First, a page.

Several volunteers who worked on committees planning Carroll's future say they are wondering whether the County Commissioners are seriousabout considering their advice.

Some committee members who made far-reaching recommendations concerning affordable housing, farmland preservation, infrastructure, and police and fire services say they have received minimal response from the commissioners since delivering reports to them about 15 months ago.

"It is a very slow process and very closed," said a committee member who asked to remain anonymous. "It's as if there was a call for volunteers, and then the door was shut with no more communication."

Martin K. P. Hill, a Manchester-based developer who drafted part of the affordable housing report, said the lack of communication leads him to believe that possibly "nothing is happening."

"Some constantcommunication is needed to let those of us who are involved and concerned know that there's still life out there, that it hasn't been swept out with the rest of the trash," he said.

Hill suggested that the committees -- now dormant -- should be working continuously as needed.

The previous Board of Commissioners appointed seven committees to study growth-related issues after a moratorium was imposed on residential building in August 1988 to alleviate severe school overcrowding.

The process of reviewing and implementing the proposals was slowed by the 1990 election, which produced two new commissioners, said Commissioner Julia W. Gouge, the lone holdover. However, that's not an excuse for insufficient communication or delays, she said.

The county's initial effort at comprehensive, long-range planning has been "slower than anticipated," said Gouge, but "not a futile effort."

"We don't have solutions yet, but that the problems have become commonplace knowledge is good," she said. "You have to recognize the problems before finding solutions."

The committees were formed to avoid "management by crisis," such as the 1988 building moratorium forcing the commissioners to accelerate the county's school constructionprogram. Some committee leaders say that meaningful action should betaken soon, while others say it is less urgent, depending on the issue.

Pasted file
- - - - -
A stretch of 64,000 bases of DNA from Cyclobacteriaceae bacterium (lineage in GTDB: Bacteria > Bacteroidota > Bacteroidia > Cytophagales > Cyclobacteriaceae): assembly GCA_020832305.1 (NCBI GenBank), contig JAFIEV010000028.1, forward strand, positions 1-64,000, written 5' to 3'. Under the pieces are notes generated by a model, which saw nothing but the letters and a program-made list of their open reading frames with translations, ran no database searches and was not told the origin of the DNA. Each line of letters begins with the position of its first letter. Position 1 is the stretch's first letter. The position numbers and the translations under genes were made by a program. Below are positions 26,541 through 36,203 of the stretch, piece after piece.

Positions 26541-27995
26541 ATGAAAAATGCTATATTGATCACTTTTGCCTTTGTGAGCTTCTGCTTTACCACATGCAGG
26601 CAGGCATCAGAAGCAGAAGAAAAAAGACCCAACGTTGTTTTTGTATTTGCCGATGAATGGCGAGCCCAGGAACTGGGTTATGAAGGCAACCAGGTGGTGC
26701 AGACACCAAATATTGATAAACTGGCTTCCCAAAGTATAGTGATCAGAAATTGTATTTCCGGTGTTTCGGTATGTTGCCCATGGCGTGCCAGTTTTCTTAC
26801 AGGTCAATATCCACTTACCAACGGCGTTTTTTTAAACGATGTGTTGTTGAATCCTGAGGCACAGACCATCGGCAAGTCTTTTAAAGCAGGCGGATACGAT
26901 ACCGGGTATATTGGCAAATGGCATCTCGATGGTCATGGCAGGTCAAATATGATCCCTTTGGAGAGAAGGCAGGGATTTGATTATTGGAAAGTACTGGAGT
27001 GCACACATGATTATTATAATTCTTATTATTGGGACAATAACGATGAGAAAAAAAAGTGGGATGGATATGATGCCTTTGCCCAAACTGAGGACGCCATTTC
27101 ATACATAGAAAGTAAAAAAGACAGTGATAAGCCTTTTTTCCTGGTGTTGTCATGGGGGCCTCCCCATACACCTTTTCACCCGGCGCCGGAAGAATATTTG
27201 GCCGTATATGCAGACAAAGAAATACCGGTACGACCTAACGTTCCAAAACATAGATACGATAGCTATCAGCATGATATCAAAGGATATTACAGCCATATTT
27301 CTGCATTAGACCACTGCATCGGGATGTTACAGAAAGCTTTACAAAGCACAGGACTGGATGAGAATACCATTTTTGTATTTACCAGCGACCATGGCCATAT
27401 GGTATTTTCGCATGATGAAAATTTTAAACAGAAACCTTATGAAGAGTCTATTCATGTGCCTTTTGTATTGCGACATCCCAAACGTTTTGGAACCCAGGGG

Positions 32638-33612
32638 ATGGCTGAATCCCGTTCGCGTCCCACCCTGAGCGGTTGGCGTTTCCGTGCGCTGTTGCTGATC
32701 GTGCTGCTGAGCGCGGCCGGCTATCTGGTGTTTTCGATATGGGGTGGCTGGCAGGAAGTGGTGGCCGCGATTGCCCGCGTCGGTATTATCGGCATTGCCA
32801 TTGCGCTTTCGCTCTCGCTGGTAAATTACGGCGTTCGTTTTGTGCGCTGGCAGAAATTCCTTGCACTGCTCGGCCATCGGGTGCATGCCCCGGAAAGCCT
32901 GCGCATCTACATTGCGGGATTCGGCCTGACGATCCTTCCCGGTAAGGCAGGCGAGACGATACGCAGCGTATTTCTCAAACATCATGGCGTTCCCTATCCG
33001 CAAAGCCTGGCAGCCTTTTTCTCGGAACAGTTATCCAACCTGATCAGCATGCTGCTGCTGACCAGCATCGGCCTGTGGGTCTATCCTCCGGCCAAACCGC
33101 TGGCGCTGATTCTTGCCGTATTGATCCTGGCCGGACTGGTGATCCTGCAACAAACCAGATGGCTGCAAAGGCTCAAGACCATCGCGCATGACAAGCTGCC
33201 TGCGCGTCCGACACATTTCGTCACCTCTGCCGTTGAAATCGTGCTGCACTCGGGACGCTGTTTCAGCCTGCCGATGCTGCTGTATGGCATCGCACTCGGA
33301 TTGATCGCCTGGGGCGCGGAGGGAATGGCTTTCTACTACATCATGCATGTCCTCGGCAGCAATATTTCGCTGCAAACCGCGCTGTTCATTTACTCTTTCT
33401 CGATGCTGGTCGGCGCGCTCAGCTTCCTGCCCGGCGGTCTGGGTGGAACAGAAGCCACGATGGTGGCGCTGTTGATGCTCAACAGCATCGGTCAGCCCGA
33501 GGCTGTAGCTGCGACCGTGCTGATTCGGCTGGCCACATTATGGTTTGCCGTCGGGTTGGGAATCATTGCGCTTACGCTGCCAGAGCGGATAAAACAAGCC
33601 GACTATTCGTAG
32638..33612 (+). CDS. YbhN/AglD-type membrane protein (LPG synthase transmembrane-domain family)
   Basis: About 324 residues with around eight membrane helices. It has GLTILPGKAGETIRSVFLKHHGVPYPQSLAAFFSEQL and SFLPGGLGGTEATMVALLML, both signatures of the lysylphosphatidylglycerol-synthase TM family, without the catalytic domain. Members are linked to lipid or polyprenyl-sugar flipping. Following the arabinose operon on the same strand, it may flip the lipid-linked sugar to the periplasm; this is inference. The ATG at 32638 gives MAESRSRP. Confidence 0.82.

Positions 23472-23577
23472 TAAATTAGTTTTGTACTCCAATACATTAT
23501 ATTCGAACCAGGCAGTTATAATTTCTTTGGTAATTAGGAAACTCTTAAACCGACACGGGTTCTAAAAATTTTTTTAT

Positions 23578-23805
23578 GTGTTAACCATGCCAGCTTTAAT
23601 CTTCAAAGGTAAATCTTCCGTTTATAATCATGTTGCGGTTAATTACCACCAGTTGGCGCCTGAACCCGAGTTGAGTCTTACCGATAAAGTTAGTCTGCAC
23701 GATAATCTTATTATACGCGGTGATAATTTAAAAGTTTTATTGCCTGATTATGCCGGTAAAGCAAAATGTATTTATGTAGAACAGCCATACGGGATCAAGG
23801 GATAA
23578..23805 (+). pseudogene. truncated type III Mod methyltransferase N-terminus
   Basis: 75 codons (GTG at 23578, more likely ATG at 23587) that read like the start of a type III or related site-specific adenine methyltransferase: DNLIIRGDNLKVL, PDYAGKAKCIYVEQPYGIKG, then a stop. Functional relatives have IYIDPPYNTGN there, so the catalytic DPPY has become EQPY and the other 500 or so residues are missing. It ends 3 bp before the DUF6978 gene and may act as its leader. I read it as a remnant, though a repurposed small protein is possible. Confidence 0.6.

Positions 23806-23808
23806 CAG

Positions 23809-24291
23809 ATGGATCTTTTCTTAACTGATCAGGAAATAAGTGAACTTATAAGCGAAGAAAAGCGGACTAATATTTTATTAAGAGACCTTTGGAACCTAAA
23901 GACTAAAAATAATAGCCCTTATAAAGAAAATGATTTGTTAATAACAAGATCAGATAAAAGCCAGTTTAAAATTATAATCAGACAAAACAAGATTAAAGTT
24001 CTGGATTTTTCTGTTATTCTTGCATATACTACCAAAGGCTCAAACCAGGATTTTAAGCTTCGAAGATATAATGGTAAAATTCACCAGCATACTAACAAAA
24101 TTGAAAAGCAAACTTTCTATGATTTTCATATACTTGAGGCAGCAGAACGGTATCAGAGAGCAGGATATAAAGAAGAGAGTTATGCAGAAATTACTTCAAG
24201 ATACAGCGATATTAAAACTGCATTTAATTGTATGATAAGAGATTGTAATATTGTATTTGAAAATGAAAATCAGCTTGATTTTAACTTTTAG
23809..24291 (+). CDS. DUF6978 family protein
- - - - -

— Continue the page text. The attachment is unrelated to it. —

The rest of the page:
A leading affordable housing advocate says the problem becomesmore aggravated the longer it goes unaddressed; an agriculture expert advises that steps must be taken in the next three to five years toensure a viable farming industry; and the police protection committee chairman says the county's law enforcement structure should be monitored but not necessarily changed.

Adding to the uncertainty, the commissioners have postponed for about six months a follow-up to the first working session between county and municipal officials on the issues.

Committees were established at the Dec. 1 Town/County Partnership Conference to foster cooperation between the county governmentand the eight autonomous municipalities. But some participants say little has been accomplished in the interim and momentum has been lost.

"As the months go by and we have no target to work toward, it slides by the board," said Westminster Mayor W. Benjamin Brown, a conference participant and police protection committee member. "You're suddenly aware that 10 months have gone by, and very little got done. Ifwe were being graded on our effort, I'd be worried about repeating the year."

After several postponements, the commissioners have settled on Sept. 14 for the second conference. The date was pushed back because of scheduling conflicts, municipal elections, vacations and pressing budget problems, say the commissioners.

"I don't see a lot has happened since December," said Commissioner President Donald I. Dell.

The first conference featured presentations by county staff but was not action- or goal-oriented. Brown said the process seems disorganized and suggested that clear goals and meeting schedules be established Sept. 14 so decisions crucial to the county's future can be made sooner.

Some recommendations from the reports have been implemented, many by the previous board. But some proposals that could produce significant changes have languished. Among the latter are plans to alter zoning to promote affordable housing; transfer development rights from farming areas to population centers; study the creation ofa county police force; and develop a North Carroll water supply.

"They're certainly fond of studying an issue by one group, then by another and another," said the committee member who requested anonymity. "They might want to be comprehensive. But it might show they don't want to bite the bullet and take a strong stand."

Most participants interviewed said they were resigned to the slow workings of government and the political difficulties inherent in changing the status quo.

Some committee members said they are satisfied with progress made or encouraged that action will be taken.

"I think they're moving along as fast as can be expected," said Melvin Baile Sr., chairman of the Future of Agriculture subcommittee. He noted that the commissioners had implemented several of the group's recommendations.

Westminster housing director Karen Blandford, who worked on the housing report, said she was encouraged by the commissioners' comments at a recent meeting with an independent housing coalition.

Gouge said theoriginal committees will be reconvened after the Sept. 14 conference.

Police protection will also be discussed at that meeting. The General Assembly threatened at the last session to cut back on the state Resident Trooper Program, the county's main law enforcement branch.

"That's one issue I feel we need to talk about now, not when the need is upon us," said Dell.

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